<opinion>Grounds are supposed to be non functional, for safety only to carry fault currents . They normally carry no current. Any power for the electronics should come from a neutral. I would consider it a piece of poorly designed junk and demand my money back if it requires a ground for the electronics. </opinion>
 

Last edited by ray2047; 01-20-13 at 07:24 AM.
  #5  
Old 01-20-13, 08:49 AM
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Question(s):

Is this A: Safe B: Functional C: Stupid (multiple choice)
C: Stupid - kinda. You cannot "protect" electrical cable by tucking it behind trim.

You can, however, extend a properly grounded electrical circuit.

You have four choices:
  • Run a new stand-alone ground from the panel to the switch box;
  • Replace the feed for the switch with 12-2/G or 14-2/G (depending on the breaker size) from the panel;
  • Extend the circuit from the receptacle to the switch through the wall, and abandon the existing feed;
  • Or
Originally Posted by Ray2047
<opinion>Grounds are supposed to be non functional, for safety only to carry fault currents . They normally carry no current. Any power for the electronics should come from a neutral. I would consider it a piece of poorly designed junk and demand my money back if it requires a ground for the electronics. </opinion>
BTW, welcome to the forums!
 
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Old 01-20-13, 04:38 PM
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=)

Thanks!!

A little more clarity....

I wasn't planning on using a different cable for ground, but to use a full 12/3 cable and then only use the green ground wire in the shielding to extend the ground to the switch from the grounded socket.

When I said behind baseboard, I still plan on putting it through the studs, just and the bottom behind the baseboard so I don't have to patch dry wall.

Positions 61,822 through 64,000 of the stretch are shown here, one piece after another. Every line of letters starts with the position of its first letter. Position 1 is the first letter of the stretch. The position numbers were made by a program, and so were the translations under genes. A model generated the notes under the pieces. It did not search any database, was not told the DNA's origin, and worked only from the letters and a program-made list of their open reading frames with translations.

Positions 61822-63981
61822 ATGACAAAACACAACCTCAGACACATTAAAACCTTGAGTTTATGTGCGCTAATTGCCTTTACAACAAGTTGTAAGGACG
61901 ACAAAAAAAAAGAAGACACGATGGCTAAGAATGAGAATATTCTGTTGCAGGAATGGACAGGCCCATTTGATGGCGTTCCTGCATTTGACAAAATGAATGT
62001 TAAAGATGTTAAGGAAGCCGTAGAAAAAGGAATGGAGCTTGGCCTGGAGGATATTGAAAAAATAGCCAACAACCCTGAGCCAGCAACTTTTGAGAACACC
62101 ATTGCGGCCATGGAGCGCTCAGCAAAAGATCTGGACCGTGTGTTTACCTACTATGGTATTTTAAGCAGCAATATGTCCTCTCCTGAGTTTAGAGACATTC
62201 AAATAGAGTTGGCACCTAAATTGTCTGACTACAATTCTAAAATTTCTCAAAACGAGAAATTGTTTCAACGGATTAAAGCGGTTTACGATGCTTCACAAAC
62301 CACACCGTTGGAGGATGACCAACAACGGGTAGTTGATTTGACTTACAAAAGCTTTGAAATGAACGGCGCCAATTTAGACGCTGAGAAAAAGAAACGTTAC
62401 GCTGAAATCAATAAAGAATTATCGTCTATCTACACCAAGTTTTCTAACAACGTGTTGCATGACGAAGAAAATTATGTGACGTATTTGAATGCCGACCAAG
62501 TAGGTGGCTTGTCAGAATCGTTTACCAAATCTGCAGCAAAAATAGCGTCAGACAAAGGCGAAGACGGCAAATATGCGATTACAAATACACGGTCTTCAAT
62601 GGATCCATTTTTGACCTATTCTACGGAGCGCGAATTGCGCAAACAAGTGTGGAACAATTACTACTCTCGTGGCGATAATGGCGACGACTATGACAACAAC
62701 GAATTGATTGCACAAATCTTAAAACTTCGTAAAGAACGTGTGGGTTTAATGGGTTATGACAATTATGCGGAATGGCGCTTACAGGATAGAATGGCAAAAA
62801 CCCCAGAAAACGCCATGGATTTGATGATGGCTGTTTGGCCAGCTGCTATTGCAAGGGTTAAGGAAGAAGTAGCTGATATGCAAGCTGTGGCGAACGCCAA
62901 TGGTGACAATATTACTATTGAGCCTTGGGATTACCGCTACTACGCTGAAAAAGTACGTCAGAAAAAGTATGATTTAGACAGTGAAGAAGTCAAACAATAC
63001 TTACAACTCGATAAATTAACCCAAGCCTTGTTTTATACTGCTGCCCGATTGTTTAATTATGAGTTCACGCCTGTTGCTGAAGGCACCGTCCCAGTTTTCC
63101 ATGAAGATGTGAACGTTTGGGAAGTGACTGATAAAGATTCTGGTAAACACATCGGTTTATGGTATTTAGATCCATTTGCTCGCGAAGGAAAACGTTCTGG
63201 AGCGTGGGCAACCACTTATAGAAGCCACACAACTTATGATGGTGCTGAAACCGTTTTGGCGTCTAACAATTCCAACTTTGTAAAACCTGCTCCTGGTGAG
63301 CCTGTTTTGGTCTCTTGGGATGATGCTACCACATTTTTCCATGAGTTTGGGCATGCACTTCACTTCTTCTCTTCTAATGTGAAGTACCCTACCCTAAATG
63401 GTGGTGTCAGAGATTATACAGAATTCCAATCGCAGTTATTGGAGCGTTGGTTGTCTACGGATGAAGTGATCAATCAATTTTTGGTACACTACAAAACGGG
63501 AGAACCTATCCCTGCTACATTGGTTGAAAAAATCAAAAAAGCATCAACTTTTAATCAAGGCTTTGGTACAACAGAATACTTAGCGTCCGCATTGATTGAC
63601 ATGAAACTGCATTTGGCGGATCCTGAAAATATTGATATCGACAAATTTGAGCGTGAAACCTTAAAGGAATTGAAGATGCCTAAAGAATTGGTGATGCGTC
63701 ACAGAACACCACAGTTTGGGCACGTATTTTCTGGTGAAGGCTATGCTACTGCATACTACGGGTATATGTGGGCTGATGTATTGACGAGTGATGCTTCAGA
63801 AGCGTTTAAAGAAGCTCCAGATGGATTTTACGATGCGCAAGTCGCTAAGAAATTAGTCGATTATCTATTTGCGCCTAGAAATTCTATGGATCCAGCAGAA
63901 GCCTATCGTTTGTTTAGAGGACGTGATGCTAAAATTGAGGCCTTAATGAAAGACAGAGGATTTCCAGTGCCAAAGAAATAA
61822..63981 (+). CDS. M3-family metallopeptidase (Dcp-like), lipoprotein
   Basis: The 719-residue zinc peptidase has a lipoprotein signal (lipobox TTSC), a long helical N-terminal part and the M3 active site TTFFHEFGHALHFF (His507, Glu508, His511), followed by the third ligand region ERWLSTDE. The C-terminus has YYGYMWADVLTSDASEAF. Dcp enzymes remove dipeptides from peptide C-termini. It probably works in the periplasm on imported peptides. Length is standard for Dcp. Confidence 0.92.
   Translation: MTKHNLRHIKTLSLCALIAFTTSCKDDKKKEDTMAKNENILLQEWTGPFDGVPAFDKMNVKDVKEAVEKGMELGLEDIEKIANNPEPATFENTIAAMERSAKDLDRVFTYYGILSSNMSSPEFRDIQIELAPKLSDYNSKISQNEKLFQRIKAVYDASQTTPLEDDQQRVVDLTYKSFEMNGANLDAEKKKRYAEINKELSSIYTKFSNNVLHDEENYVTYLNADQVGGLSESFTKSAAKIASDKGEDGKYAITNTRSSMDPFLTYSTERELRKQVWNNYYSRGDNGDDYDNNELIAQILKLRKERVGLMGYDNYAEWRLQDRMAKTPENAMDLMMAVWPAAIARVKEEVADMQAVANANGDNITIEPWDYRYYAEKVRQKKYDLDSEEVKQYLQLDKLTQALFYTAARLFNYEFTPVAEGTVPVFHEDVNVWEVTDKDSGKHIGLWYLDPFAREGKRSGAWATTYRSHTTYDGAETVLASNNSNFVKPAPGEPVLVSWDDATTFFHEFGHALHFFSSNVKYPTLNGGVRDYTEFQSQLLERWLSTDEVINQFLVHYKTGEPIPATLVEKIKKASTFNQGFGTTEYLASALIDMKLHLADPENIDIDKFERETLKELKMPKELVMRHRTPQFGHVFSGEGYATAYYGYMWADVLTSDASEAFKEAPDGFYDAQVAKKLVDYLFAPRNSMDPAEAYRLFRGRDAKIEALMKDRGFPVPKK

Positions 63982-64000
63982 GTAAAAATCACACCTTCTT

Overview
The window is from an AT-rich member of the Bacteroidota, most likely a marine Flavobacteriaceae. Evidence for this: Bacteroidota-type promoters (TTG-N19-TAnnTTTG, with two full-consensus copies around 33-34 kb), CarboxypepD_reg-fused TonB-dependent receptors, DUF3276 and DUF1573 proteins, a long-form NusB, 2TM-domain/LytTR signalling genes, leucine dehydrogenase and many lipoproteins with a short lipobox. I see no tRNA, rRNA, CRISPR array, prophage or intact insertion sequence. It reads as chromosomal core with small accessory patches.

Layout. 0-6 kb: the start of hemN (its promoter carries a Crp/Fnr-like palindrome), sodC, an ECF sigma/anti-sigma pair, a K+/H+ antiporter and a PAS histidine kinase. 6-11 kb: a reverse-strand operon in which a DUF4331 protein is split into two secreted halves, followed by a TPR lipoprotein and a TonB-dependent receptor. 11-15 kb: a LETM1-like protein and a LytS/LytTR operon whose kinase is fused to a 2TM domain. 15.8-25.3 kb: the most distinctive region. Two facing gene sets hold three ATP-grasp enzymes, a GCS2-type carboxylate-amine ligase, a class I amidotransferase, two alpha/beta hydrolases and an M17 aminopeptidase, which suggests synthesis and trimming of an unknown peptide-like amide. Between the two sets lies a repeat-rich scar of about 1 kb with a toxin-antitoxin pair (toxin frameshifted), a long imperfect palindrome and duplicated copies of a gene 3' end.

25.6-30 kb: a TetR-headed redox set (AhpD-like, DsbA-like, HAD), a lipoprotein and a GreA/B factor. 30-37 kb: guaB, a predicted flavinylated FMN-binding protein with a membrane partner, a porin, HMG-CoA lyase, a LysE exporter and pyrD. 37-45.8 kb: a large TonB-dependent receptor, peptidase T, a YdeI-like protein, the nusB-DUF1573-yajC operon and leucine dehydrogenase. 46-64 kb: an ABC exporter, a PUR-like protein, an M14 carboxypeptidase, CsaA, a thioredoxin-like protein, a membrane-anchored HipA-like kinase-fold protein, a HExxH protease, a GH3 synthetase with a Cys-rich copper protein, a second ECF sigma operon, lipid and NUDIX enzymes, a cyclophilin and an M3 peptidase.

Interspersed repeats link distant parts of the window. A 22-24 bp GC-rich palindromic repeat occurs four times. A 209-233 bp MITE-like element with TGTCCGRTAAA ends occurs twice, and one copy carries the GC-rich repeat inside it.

I was only using a 12/3 cable (vs 12/2) because it's what I have on hand.

I agree it's odd to require ground. The way it was explained to me was that since there are microelectronics inside the switch, that they have to require ground.

So next question:

if I can extend ground, then should I just use a single green ground wire to extend it so I avoid causing confusion for future people who may work on this house?

I was only going to use a new 12/3 line because I didn't think I could have just a single ground wiring running through studs/inside walls.
 
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Old 01-20-13, 04:43 PM
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Oh wait, just reread a post below...

"Any ground you add must by code run uninterrupted back to the ground at the main panel. You can use a single conductor wire for this. You can not by code tap off a nearby ground. Code says you must only connect to the main ground within five feet of the panel."

so then by code I can't just tap into an existing ground in the same wall.

if I have to run any cable from this switch all the way to the panel then I might as well swap out the entire line for a new one with ground.

oh well, hoped I could just do a quick fix.

Thanks so much everyone for the info!!!

great forum!!!
 
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Old 01-20-13, 05:15 PM
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Grounds are supposed to be non functional, for safety only to carry fault currents . They normally carry no current. Any power for the electronics should come from a neutral. I would consider it a piece of poorly designed junk and demand my money back if it requires a ground for the electronics.
Ray....I agree 100% ....however there are several manufacturers now that use the ground as part of the electronics. Big name brand....Watt-Stopper...uses the ground. I'm guessing that they must stay under several microamps to be able to do this under UL listing.
 
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Old 01-20-13, 06:27 PM
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Thanks PJ for the info. I wonder if requiring a neutral in the switch box will eliminate that eventually.